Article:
Resource Risk and Stability in the Zooarchaeological Record: The Case of Pueblo Fishing in the Middle Rio Grande, New Mexico
Posted: Sep 30, 2020 - 10:00am
Jonathan Dombrosky (UNM Archaeology doctoral student) and co authors, including Cyler Conrad (UNM PhD Alum, 2018) have published Resource Risk and Stability in the Zooarchaeological Record: The Case of Pueblo Fishing in the Middle Rio Grande, New Mexico in Archaeological and Anthropological Sciences.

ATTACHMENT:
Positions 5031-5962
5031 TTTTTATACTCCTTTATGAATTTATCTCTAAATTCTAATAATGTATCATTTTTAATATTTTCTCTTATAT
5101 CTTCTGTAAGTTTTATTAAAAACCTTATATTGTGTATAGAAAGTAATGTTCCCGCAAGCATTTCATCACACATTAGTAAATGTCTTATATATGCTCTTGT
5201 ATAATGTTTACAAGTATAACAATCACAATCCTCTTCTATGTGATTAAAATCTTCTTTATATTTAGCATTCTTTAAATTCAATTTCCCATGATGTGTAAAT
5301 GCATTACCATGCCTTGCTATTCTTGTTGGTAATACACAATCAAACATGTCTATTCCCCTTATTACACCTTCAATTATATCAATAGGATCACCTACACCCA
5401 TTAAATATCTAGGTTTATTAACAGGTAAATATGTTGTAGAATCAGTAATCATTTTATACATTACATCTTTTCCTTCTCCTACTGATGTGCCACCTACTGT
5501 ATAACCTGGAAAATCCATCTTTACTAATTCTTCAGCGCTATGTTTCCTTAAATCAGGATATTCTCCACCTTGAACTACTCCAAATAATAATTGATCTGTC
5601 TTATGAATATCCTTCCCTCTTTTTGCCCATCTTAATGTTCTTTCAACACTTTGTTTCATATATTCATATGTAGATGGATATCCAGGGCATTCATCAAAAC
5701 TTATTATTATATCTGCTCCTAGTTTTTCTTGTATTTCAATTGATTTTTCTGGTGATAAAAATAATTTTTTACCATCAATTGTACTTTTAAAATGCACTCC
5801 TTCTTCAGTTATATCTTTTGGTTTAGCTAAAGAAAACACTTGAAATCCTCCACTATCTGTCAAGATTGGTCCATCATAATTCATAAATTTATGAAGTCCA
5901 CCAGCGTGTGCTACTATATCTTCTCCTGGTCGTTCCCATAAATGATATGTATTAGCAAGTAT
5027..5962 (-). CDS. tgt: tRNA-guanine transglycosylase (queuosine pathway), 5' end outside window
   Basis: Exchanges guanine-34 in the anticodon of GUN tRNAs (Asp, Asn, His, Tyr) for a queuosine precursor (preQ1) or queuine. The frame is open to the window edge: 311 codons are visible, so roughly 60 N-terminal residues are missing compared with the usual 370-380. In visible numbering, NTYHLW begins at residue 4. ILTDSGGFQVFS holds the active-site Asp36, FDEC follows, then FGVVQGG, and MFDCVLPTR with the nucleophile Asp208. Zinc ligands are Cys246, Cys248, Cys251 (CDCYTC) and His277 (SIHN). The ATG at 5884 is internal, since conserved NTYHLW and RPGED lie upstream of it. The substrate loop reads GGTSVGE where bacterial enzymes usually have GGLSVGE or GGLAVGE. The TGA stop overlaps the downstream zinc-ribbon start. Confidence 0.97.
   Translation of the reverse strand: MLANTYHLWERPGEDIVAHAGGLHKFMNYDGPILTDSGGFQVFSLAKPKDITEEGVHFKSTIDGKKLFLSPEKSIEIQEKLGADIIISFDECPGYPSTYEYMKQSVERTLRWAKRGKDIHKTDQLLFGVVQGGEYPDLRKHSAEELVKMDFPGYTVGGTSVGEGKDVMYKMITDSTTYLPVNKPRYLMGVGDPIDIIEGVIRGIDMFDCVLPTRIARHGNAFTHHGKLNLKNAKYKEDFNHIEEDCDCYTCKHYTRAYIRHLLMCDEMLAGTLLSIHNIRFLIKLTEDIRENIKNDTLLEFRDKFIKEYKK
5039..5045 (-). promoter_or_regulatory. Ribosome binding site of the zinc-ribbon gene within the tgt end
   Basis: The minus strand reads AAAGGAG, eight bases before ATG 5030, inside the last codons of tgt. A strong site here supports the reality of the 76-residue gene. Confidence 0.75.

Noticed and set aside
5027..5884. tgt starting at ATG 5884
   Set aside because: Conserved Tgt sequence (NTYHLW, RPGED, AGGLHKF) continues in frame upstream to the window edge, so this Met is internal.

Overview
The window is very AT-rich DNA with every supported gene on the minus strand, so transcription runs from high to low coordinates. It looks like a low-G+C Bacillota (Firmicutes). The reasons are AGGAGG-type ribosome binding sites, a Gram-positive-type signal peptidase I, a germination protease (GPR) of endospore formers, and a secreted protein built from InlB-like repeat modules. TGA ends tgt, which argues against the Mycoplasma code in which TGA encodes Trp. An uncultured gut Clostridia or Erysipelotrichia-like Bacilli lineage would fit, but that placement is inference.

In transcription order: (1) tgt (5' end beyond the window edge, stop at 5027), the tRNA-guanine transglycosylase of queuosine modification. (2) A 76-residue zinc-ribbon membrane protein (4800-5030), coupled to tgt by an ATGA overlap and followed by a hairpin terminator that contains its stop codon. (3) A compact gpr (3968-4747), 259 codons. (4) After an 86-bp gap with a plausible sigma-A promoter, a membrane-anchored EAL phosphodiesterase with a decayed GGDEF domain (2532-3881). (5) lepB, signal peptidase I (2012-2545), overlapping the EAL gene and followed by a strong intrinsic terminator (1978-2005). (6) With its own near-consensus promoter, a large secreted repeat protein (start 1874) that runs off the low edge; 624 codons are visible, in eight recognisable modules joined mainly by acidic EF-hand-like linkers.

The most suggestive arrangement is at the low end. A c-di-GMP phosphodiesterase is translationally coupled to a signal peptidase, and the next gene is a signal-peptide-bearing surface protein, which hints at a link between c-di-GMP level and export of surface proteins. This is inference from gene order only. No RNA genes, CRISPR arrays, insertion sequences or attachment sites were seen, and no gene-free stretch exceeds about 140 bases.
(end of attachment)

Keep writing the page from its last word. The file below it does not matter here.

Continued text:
Disarticulated fish remains are frequently recovered from late preHispanic and early historic archaeological sites in the Middle Rio Grande basin of central New Mexico, but they are rare during earlier time periods. Increased aquatic habitat quality brought on by wetter climatic conditions may have impacted Ancestral Pueblo foraging goals related to risk minimization, leading to an uptick in fish exploitation. Wetter stream conditions can increase the number of different energy channels that help support fish populations and increase ecological stability, which makes fish less risky to pursue for human foragers. Here, we illustrate how to identify stable ecological communities in the archaeological record using stable carbon and nitrogen isotope values of fish bones recovered from archaeological sites in the Middle Rio Grande. We find that energy derived from terrestrial C4 plants—a stabilizing “slow” allochthonous energy source—was important for the Middle Rio Grande aquatic food web during the late preHispanic/early historic period. This result suggests that fish populations were supported by a broader resource base and were thus more stable and less risky to pursue for Ancestral Pueblo people.